Building a Network of Community Mediators

KT Wiley
By KT Wiley

What does it mean to listen? Too often, we catch the words but not the story, not the underlying meaning. This October, twenty residents came together for the third annual Social Justice Mediation Institute, a 40-hour training led by Leah Wing and Deepika Marya, to learn a new way to listen. 

The SJMI class of 2016 came together from a range of relevant experiences including after-school programs, child support courts, and advocacy work. Some came to promote social justice in addition to peace, while others wanted to improve the communities where they live and to increase their effectiveness at work.

SJMI approached conflict resolution with a lens that considered possible power dynamics at play. Wing and Marya emphasized the importance of recognizing the master narrative (the story of the powerful in society) and bringing up the counter narratives (those stories which differ). In order to honor a person’s story, we need to reflect back, focus on what is important to them, and allow for the time the speaker needs. We need to acknowledge who is believed less in society in order to intentionally create a space where power does not determine outcomes. Mediators serve as a bridge between both people and perspectives, distancing hostility to allow for the passage of story.

The first three days were spent thinking about our own identities and how we interact with different power dynamics. We considered the structure of the mediation process, trying to recognize our own biases and the counter narratives at play. The last two days were spent practicing mediation through role play. First, the mediators gathered stories from the people on both sides of the conflict. They transmitted these stories from one person to the other based on what was important to each person. The mediators met with both parties several times, sharing not only specific details directly applicable to the conflict at hand, but also some of the background that shaped each person’s point of view. Sometimes, the parties were able to reach an agreement. Other times, they recognized that their conflict needed to be further explored outside of mediation. The Social Justice Mediation process is unique in that it acknowledges that sometimes conflicts need further exploration beyond mediation.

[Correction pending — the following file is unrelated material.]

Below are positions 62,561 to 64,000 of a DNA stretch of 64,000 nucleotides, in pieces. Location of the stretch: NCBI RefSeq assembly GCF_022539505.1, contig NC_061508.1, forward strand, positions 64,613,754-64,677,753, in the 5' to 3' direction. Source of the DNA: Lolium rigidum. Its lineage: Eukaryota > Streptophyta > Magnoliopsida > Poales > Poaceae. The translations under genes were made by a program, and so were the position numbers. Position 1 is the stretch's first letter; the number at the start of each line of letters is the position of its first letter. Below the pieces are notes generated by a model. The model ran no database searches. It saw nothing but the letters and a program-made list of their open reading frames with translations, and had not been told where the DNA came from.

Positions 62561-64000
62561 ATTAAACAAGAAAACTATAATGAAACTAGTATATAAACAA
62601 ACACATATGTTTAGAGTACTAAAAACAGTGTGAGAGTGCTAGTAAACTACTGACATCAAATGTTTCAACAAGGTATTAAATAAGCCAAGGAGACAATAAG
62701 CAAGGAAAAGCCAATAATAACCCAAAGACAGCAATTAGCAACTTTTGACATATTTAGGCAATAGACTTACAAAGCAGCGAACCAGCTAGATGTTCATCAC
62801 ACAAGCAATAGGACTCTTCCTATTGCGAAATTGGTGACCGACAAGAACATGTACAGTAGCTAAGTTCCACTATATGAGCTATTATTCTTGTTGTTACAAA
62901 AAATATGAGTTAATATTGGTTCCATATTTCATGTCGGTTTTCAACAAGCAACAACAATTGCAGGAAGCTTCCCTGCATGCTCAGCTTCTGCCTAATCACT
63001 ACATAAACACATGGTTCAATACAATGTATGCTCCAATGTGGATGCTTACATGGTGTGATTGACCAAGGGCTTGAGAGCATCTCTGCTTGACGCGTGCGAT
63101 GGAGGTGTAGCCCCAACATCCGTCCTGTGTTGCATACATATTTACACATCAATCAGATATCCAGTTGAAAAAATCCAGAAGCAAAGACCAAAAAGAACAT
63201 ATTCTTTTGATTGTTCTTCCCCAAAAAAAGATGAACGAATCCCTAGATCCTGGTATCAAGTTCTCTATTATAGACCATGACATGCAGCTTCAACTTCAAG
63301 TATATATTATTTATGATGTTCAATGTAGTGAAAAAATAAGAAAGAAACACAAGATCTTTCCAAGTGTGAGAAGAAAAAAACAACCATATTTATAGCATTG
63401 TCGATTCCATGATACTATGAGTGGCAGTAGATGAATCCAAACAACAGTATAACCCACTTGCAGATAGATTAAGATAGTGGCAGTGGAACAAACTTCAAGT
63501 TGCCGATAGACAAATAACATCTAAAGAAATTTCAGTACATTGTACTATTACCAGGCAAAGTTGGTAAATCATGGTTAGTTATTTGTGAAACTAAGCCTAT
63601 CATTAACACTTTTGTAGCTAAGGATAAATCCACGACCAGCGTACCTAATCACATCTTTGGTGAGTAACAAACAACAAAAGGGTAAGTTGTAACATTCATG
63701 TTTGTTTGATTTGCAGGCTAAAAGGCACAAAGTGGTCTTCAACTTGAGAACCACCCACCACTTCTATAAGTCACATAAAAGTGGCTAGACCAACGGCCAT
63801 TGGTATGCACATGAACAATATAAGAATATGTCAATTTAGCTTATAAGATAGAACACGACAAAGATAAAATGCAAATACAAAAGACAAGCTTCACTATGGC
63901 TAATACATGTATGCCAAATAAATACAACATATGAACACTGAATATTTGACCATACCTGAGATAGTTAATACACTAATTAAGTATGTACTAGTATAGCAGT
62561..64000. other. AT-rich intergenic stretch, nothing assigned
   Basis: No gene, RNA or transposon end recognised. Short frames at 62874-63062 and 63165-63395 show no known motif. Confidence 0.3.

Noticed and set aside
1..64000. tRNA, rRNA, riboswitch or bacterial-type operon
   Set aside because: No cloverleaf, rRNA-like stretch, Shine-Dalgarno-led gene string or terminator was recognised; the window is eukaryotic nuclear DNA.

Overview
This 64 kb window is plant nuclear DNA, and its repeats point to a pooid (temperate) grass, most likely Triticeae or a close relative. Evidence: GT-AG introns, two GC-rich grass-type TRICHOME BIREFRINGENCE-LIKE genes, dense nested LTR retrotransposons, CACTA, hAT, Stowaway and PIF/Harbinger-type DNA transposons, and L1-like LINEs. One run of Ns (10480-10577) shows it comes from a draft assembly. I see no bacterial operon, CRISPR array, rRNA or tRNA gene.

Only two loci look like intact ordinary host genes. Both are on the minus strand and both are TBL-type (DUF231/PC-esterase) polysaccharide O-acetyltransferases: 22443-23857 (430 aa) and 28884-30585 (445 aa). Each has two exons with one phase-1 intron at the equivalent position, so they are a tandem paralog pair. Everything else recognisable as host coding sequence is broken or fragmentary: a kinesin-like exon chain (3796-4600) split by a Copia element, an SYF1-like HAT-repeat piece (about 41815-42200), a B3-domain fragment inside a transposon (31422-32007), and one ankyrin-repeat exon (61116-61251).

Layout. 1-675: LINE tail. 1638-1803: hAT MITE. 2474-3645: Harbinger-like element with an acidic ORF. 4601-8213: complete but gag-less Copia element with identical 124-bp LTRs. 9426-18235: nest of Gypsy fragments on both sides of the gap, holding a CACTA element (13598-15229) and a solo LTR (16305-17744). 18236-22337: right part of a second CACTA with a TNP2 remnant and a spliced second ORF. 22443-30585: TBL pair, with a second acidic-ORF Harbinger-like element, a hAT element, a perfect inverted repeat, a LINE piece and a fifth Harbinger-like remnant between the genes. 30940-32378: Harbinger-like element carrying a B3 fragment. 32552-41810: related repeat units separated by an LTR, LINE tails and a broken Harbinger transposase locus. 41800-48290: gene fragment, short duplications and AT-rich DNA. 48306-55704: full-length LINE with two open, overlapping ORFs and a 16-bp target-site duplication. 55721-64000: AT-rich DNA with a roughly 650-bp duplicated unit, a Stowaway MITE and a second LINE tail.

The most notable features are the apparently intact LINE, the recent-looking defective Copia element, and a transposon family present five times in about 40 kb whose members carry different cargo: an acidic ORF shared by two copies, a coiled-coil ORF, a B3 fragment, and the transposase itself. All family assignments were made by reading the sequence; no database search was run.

Following the training, participants rated their confidence in abilities such as “serving as an advocate for family, friends, and neighbors” and “using mediation to solve problems.” On average, the mediators felt more confident in each of these abilities (pictured below).

Participants noted several changes they would make following the training regarding how they interact with children. Common themes include understanding power dynamics and recognizing the stories below the line

Looking forward, the mediators plan to use mediation not only to navigate difficult conversations in their own lives, but also during their work and in their communities. The class approaches mediation with compassion, reflection, and a fire to serve as change-makers, seeking to see beyond the master narrative.  

The mediators have already begun to refine their skills in mediator refresher sessions, facilitated by Dominique Graham (a 2015 graduate of the SJMI program) and Myles Green (a student in the UMass Conflict Resolution and Mediation program). The mediators practice using role play scenarios, mentored by Graham and Green. These sessions will continue through the year, developing skills and seeking ways to use them within our communities.

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Posted In: Peer to Peer Advocacy